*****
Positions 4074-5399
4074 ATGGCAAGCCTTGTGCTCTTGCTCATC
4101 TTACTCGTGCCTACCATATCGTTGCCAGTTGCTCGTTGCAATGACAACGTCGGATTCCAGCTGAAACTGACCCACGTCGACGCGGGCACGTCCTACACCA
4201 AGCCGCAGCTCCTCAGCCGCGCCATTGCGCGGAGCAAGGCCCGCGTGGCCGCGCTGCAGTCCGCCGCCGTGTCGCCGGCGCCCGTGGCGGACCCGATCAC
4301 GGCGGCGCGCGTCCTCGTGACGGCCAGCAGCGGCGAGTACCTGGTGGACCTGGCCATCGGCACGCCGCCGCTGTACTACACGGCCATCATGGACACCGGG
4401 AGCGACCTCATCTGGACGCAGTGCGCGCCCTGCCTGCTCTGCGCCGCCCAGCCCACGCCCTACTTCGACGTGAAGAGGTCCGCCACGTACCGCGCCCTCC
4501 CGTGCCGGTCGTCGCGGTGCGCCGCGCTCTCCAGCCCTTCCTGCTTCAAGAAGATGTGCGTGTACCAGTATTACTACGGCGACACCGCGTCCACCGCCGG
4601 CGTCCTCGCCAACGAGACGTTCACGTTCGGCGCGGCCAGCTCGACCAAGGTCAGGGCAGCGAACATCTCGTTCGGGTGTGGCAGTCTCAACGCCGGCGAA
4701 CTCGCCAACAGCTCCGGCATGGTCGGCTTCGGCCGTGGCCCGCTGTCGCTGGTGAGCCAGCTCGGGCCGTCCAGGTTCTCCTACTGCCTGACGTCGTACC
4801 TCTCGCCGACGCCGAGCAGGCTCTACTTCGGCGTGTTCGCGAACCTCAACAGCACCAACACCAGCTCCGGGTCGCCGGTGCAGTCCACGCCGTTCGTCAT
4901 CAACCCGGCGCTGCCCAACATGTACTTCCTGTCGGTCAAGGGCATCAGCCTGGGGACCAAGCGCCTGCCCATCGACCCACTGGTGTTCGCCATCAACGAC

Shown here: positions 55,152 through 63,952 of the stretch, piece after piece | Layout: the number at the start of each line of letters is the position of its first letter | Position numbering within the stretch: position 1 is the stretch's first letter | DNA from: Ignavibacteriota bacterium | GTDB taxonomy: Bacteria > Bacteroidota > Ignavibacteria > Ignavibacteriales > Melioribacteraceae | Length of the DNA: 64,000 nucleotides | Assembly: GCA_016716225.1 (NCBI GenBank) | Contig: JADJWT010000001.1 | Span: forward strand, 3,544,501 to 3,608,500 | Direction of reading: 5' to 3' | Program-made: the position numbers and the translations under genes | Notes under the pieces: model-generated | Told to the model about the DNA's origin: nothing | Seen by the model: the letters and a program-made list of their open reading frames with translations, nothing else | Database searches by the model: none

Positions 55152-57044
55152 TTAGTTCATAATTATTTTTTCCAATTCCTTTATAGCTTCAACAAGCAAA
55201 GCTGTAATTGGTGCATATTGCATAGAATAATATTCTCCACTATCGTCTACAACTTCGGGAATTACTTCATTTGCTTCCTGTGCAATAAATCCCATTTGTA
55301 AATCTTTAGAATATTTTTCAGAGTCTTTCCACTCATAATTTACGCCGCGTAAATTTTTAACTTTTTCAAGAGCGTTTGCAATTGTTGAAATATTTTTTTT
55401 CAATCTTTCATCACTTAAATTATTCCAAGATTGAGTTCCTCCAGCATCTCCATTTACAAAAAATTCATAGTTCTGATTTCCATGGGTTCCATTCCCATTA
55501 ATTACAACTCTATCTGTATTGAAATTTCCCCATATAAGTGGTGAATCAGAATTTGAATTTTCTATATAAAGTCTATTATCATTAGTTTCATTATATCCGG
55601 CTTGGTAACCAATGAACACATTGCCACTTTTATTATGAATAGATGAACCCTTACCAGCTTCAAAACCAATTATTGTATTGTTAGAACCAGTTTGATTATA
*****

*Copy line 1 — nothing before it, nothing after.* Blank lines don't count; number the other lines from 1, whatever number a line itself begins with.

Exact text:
Positions 4074-5399